1. A glassware forming apparatus including a mechanism which is movable between first and second positions during the formation of glassware in the apparatus, and a cylinder and pistonassembly for moving the mechanism between first and second positions, the cylinder and piston assembly comprising a cylinder having opposed end walls, a piston slidably mounted in the cylinder for reciprocation between the end walls of the cylinder, atleast three exhaust openings in each end wall of the cylinder, a plurality of members slidably carried by the piston, each one of said members cooperating with one associated exhaust opening in each of the opposed end walls of the cylinder, there being agreater number of exhaust openings in each end wall than there are slidable members, the slidable members being of different lengths whereby, during reciprocation of the piston, the members are effective to produce a progressive cushioning effect byclosure of corresponding exhaust openings when the piston reaches predetermined distances from the end of the piston stroke, each member closing a corresponding opening at a different predetermined distance, the members being slidably repositioned bycontact with an end wall of the cylinder at the end of a piston stroke in one direction for effecting a progressive cushioning at the end of the piston stroke in the other direction.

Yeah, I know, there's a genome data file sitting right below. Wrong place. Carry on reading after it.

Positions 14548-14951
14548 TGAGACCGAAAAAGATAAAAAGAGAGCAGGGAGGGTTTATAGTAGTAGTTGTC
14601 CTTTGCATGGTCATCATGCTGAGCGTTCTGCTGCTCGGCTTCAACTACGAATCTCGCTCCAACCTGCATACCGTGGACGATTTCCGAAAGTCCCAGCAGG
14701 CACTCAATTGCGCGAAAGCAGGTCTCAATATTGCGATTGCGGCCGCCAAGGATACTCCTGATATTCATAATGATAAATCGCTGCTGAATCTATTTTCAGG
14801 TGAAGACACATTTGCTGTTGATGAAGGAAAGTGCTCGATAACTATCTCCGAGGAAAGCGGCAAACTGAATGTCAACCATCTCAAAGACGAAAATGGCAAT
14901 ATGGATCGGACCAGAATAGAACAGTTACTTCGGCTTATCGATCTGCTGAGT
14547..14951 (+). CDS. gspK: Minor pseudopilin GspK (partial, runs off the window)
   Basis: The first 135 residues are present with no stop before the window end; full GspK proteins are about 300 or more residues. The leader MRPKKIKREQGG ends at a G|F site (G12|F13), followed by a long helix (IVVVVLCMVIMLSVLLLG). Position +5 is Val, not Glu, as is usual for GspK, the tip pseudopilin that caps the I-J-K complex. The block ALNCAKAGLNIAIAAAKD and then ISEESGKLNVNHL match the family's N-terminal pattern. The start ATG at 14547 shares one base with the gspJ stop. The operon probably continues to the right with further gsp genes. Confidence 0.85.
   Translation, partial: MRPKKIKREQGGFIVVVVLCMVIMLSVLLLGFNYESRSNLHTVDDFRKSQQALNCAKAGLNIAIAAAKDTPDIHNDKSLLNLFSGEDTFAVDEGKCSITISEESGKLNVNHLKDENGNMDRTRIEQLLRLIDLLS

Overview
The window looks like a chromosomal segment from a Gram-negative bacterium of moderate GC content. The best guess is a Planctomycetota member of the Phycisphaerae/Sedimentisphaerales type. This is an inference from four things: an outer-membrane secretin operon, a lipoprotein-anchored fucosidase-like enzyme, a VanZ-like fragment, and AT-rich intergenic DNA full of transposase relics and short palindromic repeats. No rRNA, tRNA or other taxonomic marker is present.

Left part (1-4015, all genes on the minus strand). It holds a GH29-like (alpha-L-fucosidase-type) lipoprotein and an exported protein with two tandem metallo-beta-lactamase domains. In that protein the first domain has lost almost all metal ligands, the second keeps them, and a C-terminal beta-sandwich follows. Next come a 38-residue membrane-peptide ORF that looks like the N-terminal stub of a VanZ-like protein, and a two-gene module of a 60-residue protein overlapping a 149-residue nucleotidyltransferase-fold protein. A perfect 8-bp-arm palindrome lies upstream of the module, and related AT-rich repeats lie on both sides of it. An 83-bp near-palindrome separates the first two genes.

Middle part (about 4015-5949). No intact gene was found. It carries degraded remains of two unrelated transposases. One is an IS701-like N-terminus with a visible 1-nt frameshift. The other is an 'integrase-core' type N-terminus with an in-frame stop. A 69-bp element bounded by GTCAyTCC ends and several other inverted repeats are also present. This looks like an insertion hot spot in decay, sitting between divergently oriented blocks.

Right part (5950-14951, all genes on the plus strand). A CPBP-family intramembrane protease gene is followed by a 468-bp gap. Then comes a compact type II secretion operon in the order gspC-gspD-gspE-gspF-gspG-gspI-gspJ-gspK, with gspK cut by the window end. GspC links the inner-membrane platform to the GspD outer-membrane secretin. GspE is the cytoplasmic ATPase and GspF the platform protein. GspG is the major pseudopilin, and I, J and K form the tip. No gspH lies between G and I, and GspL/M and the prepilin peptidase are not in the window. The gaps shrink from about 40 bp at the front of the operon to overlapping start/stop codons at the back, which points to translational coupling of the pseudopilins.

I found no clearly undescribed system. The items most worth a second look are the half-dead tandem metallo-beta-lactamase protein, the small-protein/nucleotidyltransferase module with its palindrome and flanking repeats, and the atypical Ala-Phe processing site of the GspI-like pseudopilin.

2. The glassware forming apparatus according to claim 1 wherein there is one more exhaust opening than there are slidable members and wherein the exhaust opening which is not closed by a slidable member is the smallest exhaust opening.

3. The glassware forming apparatus according to claim 1 wherein the exhaust openings which are closed by slidable members are of different sizes, the exhaust openings being closed in order of decreasing size.